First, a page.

But the course of dental hygiene is running more smoothly and improvements have been made to the extent that even a reformed dental coward, such as myself, can relax under the glare of those big lights.
And dental hygiene is a serious business. We can bleach our teeth until we look celebrity-esque, we brush and we floss and we massage our gums with an array of implements never before available to mankind.
In Hindu culture, as in many religions, purification is considered important, but more important than dental hygiene, for a Hindu, is mental hygiene. How clean are our thoughts? How pure is our intention? How pure is our heart, our feelings or our motivations? The bad breath of selfishness is certainly pungent but what can we do about such subtle impurities?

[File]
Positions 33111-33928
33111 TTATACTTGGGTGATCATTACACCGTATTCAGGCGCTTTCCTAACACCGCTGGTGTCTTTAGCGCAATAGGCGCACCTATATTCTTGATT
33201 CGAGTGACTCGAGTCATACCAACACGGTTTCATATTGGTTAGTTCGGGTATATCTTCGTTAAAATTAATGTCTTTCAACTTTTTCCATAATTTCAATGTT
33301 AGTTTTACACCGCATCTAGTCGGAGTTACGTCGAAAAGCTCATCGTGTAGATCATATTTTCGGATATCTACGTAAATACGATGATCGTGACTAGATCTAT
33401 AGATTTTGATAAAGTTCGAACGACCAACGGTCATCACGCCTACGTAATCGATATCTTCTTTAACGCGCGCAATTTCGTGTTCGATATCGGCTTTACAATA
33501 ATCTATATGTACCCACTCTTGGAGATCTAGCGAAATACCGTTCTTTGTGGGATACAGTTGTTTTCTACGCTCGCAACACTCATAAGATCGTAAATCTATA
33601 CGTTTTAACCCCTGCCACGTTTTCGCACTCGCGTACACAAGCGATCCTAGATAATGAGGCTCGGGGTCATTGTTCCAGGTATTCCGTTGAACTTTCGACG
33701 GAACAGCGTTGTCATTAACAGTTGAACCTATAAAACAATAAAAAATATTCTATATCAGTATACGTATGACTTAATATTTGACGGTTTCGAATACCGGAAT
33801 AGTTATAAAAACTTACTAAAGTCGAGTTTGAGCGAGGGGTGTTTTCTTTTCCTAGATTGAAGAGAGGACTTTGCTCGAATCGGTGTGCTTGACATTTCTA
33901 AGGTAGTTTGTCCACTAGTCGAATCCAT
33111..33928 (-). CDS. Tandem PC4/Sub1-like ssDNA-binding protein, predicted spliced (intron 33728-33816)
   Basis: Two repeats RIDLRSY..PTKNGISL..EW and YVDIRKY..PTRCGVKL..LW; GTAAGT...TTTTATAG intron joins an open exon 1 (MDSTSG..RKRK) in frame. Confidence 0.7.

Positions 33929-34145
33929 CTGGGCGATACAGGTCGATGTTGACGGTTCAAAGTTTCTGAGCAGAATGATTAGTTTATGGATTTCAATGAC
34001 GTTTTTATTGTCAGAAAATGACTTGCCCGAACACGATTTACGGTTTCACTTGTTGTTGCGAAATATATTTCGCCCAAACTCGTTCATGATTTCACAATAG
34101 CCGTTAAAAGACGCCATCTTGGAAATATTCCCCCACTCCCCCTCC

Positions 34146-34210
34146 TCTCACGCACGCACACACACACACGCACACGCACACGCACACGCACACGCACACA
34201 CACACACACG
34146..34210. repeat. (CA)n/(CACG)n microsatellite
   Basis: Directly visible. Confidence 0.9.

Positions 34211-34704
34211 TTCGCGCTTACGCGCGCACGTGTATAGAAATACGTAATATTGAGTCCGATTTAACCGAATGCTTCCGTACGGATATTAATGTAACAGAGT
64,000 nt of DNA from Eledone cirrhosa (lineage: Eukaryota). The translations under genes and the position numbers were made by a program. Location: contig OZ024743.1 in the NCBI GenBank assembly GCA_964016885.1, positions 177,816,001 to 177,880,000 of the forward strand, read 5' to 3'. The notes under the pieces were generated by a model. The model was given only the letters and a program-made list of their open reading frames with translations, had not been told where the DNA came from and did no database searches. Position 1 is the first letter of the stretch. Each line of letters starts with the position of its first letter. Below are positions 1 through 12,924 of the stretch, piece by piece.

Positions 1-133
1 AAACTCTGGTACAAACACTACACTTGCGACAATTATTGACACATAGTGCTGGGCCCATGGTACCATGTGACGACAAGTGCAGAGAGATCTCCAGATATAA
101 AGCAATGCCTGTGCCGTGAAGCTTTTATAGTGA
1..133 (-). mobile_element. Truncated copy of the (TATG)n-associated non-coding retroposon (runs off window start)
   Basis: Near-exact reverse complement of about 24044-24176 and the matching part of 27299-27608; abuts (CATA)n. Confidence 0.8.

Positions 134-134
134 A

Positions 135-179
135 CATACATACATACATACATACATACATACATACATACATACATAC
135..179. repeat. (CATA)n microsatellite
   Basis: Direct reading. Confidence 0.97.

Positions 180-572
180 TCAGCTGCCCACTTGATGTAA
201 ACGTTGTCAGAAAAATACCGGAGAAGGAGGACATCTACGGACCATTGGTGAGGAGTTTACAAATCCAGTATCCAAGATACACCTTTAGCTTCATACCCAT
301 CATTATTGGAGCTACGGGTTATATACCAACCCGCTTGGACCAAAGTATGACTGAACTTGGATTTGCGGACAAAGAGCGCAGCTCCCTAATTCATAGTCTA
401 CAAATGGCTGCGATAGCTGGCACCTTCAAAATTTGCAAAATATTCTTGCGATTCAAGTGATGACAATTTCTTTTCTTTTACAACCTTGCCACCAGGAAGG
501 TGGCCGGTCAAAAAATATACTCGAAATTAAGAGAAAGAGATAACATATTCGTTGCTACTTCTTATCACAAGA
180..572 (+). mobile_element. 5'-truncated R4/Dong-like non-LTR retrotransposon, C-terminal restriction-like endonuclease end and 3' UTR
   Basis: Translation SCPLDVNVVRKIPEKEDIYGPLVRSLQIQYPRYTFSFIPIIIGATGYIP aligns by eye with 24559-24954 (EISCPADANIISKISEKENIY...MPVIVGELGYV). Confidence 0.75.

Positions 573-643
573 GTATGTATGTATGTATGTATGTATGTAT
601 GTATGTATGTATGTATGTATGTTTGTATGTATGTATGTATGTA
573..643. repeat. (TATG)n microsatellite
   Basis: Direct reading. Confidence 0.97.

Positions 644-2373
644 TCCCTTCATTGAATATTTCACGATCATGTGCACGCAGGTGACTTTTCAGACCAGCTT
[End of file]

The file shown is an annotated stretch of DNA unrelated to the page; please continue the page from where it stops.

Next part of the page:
Among Hindus prayer, or “vandanam”, is considered a very powerful method of self-purification. And prayer is available to all of us, as much as, in fact even more than our local dentist is.
This leads me to a beautiful and very ancient prayer originally spoken in Sanskrit but translated it goes,
Whether we are pure or impure; if we are beginning our spiritual path or are the most qualified; if we simply remember the Supreme Lord, whose beauty is without comparison, we will become purified both inwardly and outwardly. Hare Krishna.